Monday, July 18, 2011

Discussion: Who has better fantasy, UK or US?


A few months ago I got into a discussion with someone on Twitter about the quality of fantasy/sci fi in the UK and US. Basically, this individual's perspective was that, "America has all the good musicians. The UK has all the good fantasy authors." While I don't know if I agree or disagree, or if I even think it matters, it's surprising how often a discussion simliar to this pops up on Twitter, or blog posts all over. 

I thought it would be interesting to see if my readers agree or disagree with what I quoted above. Do you think the UK pumps out higher quality fantasy/sci fi than the US? Do you have any theories as to why that may/may not be the case? Or, do you fit in more with the "who cares" camp? 

12 comments:

  1. The majority of my favourite fantasy authors are from the UK, but that may be a question of proximity - they're in the UK so I'm more aware of new releases etc. I think, though, that UK authors have access to a greater collective knowledge of material for 'epic fantasy' since it's traditionally based on a Medieval European model.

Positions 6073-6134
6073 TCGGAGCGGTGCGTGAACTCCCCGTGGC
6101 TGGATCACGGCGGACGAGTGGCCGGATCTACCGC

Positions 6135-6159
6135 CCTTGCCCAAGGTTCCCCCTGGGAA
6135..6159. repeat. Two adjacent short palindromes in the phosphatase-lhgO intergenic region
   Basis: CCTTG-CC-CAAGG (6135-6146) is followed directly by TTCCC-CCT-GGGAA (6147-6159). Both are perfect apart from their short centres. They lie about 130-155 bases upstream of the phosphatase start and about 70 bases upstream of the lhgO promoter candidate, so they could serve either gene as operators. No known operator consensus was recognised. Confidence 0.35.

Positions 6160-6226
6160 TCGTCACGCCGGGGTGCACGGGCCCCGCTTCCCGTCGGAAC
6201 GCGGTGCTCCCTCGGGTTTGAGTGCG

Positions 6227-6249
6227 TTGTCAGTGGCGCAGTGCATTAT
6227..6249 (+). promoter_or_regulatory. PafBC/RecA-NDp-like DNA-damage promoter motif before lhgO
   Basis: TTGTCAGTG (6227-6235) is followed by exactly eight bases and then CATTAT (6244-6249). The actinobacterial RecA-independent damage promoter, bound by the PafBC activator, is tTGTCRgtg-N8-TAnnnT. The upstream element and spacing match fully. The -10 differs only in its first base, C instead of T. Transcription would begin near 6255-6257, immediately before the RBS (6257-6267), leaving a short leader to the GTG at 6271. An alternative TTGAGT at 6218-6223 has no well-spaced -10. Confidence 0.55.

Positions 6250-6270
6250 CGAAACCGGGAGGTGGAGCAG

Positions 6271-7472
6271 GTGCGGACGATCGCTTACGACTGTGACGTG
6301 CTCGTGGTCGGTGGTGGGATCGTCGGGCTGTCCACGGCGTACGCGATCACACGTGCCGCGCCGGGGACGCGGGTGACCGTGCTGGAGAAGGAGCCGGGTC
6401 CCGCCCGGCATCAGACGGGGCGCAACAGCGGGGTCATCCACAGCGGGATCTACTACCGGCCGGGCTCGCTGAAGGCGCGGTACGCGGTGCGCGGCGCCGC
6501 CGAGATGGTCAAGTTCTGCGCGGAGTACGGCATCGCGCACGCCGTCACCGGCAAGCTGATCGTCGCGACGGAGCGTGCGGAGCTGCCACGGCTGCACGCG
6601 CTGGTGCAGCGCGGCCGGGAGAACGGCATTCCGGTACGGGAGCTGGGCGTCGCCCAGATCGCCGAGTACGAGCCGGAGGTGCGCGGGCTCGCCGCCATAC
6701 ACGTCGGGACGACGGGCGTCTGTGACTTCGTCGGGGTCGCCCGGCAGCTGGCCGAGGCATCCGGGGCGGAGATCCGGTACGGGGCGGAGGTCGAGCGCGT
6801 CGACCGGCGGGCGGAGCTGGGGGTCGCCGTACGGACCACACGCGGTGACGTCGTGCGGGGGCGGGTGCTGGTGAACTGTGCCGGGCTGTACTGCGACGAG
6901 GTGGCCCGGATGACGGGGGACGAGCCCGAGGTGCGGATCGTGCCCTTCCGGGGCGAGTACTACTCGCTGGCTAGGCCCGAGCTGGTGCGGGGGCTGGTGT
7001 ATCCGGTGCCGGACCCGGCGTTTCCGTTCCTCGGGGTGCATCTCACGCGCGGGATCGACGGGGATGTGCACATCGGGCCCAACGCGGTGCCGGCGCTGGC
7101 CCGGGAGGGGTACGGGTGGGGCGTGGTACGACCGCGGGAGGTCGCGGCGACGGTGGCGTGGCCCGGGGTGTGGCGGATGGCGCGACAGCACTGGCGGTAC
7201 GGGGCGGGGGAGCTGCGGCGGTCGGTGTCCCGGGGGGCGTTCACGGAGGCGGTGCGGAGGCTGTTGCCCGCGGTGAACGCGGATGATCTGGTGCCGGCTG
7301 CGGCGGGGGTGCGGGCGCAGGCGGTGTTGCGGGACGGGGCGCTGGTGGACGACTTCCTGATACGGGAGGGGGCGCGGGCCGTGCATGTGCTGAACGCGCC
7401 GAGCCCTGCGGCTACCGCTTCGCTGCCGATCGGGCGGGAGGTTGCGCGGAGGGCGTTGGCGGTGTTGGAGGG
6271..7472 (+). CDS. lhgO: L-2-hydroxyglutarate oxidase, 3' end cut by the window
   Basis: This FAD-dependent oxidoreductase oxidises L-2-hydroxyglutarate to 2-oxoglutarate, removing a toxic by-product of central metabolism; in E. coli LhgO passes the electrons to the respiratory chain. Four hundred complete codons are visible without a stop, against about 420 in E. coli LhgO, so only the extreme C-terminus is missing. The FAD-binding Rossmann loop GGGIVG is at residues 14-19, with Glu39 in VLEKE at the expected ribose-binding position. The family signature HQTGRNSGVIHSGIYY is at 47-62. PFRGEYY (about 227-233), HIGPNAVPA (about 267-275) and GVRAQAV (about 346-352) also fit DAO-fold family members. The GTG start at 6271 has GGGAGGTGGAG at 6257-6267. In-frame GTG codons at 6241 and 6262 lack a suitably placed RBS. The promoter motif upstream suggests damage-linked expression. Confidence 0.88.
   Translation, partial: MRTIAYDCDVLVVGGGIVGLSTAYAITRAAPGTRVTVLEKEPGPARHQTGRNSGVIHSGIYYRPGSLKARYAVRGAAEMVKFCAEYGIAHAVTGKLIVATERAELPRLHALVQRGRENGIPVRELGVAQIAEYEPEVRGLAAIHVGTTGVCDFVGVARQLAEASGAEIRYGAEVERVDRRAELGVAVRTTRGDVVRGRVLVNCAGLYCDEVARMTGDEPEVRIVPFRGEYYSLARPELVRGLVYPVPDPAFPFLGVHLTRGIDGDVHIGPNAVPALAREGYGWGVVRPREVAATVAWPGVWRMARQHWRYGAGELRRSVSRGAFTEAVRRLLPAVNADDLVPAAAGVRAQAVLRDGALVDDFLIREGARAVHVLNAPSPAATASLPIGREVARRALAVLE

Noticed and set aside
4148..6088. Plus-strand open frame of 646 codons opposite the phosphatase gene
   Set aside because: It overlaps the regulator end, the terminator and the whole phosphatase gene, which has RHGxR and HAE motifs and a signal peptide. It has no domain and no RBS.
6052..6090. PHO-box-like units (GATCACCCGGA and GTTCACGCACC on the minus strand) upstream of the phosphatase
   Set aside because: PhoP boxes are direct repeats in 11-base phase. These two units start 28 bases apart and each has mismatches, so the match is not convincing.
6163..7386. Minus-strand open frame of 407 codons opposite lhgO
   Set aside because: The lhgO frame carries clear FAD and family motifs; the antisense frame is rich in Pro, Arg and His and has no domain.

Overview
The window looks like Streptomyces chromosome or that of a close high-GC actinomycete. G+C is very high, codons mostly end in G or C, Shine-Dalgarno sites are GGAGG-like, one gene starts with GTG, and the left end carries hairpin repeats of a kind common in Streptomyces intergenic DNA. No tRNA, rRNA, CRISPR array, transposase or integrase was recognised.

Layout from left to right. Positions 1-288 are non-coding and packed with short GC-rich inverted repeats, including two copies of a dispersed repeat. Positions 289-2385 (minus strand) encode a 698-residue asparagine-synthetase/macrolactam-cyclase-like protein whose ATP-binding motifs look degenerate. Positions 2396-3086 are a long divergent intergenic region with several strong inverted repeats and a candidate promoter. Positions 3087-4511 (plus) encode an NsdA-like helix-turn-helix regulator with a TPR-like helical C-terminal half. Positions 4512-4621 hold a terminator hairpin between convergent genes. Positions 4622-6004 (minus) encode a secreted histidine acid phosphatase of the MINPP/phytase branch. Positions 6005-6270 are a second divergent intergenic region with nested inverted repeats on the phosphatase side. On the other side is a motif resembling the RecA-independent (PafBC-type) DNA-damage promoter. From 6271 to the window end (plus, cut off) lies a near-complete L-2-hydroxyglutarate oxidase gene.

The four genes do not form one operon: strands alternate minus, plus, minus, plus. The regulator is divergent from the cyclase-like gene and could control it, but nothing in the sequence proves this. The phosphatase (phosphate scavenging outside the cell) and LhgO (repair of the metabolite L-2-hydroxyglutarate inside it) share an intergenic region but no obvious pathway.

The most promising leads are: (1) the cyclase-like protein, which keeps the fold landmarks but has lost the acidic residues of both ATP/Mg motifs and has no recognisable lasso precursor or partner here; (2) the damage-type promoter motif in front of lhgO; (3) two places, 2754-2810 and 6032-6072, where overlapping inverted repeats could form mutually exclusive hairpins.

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  2. He's a big one for US corner, but I LOVE what I've read of Abercrombie, so that's one for UK. Good fantasy comes from both sides of the pond.

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  3. @Seak
    GRRM? You mean the guy who has admitted to his Fantasy series being a "re-telling" of the War of the Roses, a war that was a UK/English civil war?

    Seriously though, I don't think you can quantify quality in a book/series/story in any objective way. If you could all reviewing would have been done by computers. And of course you'd have a formula to write to that meant all books would be "perfect".
    -But I don't think that should stop us from having a discussion about this :-)

    I think Jamie is touching on the answer in a roundabout sort of way.
    People, and therefore authors, in Europe generally (and yes, I am generalising here) have a higher level of knowledge, both when it comes to history and politics. Since both of these are themes that are more or less essential to Fantasy I think that an European author will write to a "higher level".

    It may of course be that the problem does not lie with Amaerican authors, but with American publishers who aim for a lower common denominator. But I think that generally American fiction (I include TV and movies here) is aiming for being instantly approachable to a large audience rather than having a level of quality that will make people drawn to it over time.